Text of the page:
Thanks for the tips, but not very applicable in my situation. I never use the laptop keyboard, but rather an external ergonomic keyboard.

Building is from 1910s with central heating that I can control for my apartment, so doesn't affect my electric bill directly. Any form of electric heating would likely be more expensive.

Finally, I start wearing shorts and t-shirts at around 25°C, and my favourite indoor temp in summer is 27°C so I guess you're just better adapted for cooler weather.

> During the cold snap where it was below -15C during the night [...] and i didn't bother using my central heat. I haven't used central heat at all for 2 years. [...] i'm wearing shorts and a short sleeve shirt, indoors

Yeah something doesn't add up here. Unless that lamp has a crazy wattage and you look down at this "mining" laptop on your lap for 8 hours a day (no desk, all heat going to legs, wrists, and hands), I don't really see this being realistic.

75W halogen, but my laptop can dissipate 170W. As long as you don't have fans blowing air around/over you, it's fine. your basal metabolic rate can be captured with clothing and especially caps, like a thin fabric cap and then a wool beanie/cap over that. Plus ~200ish watts of heat where you need it, head and hands.

I do have to use more heating if the temperature stays below 4C or so for more than 24 hours. That is, my indoor ambient temp was 11-12C on the night it was -15C outside - had it remained that cold for longer than a night i would have had to raise the indoor temp with electric heat, as mentioned, the split-air was woefully inadequate. I was just trying to avoid the central electric heat since it smells bad the first few times you use it in a season and it always wakes everyone up.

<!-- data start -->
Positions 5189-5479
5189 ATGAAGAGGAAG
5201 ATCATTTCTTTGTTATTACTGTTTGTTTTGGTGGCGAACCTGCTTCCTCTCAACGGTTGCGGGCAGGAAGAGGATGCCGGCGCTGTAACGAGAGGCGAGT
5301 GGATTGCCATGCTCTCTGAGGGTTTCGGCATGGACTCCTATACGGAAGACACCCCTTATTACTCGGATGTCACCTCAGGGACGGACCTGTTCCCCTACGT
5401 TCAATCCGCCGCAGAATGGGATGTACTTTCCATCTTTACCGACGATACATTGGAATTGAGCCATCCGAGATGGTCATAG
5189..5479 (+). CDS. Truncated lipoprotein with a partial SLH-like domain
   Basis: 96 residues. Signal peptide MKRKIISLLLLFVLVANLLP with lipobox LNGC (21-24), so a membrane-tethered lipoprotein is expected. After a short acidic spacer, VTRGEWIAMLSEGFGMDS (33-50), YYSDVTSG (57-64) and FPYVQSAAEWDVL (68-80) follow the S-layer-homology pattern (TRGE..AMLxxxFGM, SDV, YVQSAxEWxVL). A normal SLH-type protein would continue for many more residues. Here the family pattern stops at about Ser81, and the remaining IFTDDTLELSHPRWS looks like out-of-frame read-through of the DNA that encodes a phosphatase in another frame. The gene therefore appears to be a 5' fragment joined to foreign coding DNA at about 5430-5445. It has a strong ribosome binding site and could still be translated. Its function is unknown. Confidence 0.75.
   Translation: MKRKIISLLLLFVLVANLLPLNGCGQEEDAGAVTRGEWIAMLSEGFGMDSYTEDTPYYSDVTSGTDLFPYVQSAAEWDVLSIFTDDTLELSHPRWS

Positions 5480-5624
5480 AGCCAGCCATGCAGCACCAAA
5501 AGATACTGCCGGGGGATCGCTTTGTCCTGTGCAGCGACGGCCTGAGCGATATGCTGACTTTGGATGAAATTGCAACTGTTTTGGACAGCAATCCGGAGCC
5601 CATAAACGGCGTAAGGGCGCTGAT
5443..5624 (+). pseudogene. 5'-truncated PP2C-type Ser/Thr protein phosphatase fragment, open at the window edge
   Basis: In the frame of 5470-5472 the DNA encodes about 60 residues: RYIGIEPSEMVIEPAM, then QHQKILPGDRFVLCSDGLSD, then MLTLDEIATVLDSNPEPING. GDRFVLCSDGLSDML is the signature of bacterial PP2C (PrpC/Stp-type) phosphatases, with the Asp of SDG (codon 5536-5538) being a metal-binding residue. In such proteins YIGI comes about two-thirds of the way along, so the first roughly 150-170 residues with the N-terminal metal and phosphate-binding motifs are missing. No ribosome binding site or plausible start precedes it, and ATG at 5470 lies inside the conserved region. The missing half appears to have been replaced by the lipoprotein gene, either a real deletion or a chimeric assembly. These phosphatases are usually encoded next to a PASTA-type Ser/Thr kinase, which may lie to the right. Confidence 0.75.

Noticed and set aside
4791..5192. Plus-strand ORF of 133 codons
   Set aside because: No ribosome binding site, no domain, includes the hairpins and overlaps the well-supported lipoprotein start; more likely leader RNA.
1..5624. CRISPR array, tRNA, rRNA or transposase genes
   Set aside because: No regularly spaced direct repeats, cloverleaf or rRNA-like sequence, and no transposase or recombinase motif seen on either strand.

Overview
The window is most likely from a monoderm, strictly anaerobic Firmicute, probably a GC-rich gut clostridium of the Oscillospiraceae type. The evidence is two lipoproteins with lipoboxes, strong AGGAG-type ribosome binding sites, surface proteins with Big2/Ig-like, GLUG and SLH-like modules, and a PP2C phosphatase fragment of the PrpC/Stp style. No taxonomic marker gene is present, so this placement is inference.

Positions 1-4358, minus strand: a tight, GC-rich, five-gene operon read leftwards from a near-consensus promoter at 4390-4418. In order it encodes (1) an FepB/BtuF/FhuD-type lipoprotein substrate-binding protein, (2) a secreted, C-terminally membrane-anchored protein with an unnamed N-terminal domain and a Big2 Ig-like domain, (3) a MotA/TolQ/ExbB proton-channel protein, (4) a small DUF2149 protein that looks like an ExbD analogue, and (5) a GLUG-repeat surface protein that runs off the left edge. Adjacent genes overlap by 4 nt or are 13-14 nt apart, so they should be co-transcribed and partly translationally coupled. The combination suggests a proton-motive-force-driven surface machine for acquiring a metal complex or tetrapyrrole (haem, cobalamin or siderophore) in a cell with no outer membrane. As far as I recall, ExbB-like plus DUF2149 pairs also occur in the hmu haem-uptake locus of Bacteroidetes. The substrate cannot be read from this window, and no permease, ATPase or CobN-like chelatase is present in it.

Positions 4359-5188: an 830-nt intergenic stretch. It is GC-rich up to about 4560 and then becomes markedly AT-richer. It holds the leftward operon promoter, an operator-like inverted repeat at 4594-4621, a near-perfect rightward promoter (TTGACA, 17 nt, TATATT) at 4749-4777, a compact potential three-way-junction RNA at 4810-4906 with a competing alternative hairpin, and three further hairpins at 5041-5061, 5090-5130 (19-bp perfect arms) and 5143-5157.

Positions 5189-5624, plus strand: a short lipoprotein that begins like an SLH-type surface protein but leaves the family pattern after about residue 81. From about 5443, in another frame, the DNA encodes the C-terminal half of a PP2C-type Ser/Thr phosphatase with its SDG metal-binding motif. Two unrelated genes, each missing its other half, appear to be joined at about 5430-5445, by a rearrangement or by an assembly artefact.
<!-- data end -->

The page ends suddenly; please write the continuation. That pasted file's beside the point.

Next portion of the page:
all this being said, people are different and my wife and son would have been miserable in the exact same situation. I was speaking directly to "fingers get too cold to type" with the laptop thing.

Lol, we use 3W LEDs for lighting... And not gonna change that with the electricity prices of today. And my M1 never gets hot and has no fans...

That's fine, however, if you're using heat at all in your home, having a "mining laptop" and a few incandescent lights around to take the chill off is not going to increase your electricity bill, unless you're using gas for heat. I forget the ranking of efficiency, heat pumps are more efficient than resistive heating (to a point well below -15 for more expensive units); however i forget where gas fits in that spectrum.